We developed a comprehensive, 20-hour training programme for primary-care physicians, that sought to improve their ability to detect, diagnose and manage depression.
We evaluated the effects of physician training on patient outcomes, using a pre-post design.
In the pre-training phase of the study, we sampled 1834 consecutive patients of 17 primary-care physicians and evaluated 518 of these patients for the presence of depression.
We measured outcomes of all patients with depression at 3 months and 1 year.
Severity of psychopathology ; duration of depressive episode ; and level of daily functioning.
After the 17 physicians completed the training, we drew a new sample from their practices (498 of 1785 consecutive patients were evaluated for depression) and measured outcomes for the depressed patients.
We found an effect of the training on short-term outcome, particularly for patients with a recent-onset depression.
At 3-month follow-up depressed patients whose physicians had received training had less severe psychopathology and patients with recent-onset depression also showed higher levels of daily functioning than patients of the same physicians prior to the training.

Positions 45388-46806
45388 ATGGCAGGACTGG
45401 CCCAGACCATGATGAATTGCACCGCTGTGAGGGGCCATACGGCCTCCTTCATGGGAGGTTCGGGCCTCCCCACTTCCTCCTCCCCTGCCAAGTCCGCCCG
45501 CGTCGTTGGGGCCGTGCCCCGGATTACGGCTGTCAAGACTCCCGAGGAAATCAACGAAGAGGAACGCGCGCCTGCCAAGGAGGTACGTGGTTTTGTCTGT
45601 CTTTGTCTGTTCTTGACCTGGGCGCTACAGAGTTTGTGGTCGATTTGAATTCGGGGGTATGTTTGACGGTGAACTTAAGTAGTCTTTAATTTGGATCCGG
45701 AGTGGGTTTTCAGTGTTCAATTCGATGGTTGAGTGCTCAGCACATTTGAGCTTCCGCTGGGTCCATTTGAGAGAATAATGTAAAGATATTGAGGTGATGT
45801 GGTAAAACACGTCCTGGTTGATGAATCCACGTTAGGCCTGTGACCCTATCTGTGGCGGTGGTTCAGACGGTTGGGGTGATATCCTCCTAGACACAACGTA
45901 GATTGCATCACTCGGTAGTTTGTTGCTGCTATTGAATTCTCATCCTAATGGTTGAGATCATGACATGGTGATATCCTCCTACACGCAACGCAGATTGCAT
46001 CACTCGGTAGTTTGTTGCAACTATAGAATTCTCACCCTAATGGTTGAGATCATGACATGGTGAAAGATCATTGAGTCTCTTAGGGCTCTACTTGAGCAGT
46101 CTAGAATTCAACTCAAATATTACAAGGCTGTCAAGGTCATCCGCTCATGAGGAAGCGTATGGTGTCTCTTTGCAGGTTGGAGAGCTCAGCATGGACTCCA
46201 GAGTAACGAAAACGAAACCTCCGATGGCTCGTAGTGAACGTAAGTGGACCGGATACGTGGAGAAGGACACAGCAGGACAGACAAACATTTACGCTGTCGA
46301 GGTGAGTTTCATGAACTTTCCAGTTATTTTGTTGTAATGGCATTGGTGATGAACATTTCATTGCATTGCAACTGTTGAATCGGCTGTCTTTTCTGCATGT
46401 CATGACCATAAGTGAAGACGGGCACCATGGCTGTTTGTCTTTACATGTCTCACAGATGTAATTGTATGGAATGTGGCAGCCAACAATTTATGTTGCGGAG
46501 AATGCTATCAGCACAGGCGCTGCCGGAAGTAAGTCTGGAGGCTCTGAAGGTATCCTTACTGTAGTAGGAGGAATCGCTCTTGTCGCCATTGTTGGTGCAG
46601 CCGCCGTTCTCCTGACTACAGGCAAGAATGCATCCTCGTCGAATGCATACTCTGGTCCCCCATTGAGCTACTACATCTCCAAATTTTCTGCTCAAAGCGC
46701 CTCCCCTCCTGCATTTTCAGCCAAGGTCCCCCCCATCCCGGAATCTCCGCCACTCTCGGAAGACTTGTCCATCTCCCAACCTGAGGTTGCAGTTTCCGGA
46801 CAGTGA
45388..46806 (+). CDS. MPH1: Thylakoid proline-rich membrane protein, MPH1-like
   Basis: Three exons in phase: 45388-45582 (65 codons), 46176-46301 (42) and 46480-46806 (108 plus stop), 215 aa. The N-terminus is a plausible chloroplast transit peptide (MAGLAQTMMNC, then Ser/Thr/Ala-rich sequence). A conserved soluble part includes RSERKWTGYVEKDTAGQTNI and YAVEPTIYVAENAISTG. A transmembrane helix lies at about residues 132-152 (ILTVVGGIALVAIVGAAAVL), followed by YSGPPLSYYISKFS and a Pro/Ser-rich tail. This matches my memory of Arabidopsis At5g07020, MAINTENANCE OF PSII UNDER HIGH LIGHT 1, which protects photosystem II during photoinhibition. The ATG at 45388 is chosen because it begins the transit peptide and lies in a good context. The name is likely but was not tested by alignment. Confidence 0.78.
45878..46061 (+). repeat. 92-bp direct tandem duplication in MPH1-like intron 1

The patients with a recent-onset depression that was recognized by trained physicians had shorter depressive episodes, but this was not statistically significant.
At 1-year follow-up, all training effects had faded away. (...)
Mots-clés Pascal : Etat dépressif, Soin santé primaire, Médecin généraliste, Personnel sanitaire, Formation professionnelle, Diagnostic, Traitement, Pronostic, Efficacité traitement, Santé mentale, Environnement social, Pays Bas, Europe, Homme, Trouble humeur
Mots-clés Pascal anglais : Depression, Primary health care, General practitioner, Health staff, Occupational training, Diagnosis, Treatment, Prognosis, Treatment efficiency, Mental health, Social environment, Netherlands, Europe, Human, Mood disorder
Notice produite par :
Inist-CNRS - Institut de l'Information Scientifique et Technique
Cote : 99-0398130
Code Inist : 002B18H04. Création : 22/03/2000.